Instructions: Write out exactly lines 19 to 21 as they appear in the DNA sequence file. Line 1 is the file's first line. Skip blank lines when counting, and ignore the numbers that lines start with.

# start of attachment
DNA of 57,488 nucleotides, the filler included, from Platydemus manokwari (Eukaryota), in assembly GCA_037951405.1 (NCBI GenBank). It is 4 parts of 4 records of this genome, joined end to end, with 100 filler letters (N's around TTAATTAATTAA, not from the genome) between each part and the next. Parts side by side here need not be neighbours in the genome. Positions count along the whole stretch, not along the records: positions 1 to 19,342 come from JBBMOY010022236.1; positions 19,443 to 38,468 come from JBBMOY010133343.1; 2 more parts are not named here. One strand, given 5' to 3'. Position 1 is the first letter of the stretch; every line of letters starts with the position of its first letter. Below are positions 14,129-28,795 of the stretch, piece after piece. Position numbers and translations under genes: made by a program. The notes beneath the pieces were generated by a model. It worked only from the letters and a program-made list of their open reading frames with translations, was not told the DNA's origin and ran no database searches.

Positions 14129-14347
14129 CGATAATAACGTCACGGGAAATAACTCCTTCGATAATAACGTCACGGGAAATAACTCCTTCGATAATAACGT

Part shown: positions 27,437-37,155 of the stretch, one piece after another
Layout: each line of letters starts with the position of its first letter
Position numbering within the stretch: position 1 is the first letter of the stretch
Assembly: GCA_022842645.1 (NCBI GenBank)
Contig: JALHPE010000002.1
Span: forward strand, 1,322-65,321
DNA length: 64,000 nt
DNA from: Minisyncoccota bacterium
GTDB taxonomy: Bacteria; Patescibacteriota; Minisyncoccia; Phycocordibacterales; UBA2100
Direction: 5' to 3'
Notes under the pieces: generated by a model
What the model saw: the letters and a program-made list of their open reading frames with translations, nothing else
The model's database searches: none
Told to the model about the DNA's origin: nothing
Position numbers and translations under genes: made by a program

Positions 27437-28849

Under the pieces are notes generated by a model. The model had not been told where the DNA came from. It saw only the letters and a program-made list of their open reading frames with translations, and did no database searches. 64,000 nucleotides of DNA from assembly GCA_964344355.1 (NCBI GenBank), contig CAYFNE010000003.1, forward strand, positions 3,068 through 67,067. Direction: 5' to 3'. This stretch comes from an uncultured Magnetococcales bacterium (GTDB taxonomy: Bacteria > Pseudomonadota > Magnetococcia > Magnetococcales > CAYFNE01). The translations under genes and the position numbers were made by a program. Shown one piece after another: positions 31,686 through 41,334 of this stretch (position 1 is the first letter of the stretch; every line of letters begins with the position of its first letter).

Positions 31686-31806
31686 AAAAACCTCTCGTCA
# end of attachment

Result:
Positions 27437-28849

Under the pieces are notes generated by a model. The model had not been told where the DNA came from. It saw only the letters and a program-made list of their open reading frames with translations, and did no database searches. 64,000 nucleotides of DNA from assembly GCA_964344355.1 (NCBI GenBank), contig CAYFNE010000003.1, forward strand, positions 3,068 through 67,067. Direction: 5' to 3'. This stretch comes from an uncultured Magnetococcales bacterium (GTDB taxonomy: Bacteria > Pseudomonadota > Magnetococcia > Magnetococcales > CAYFNE01). The translations under genes and the position numbers were made by a program. Shown one piece after another: positions 31,686 through 41,334 of this stretch (position 1 is the first letter of the stretch; every line of letters begins with the position of its first letter).

Positions 31686-31806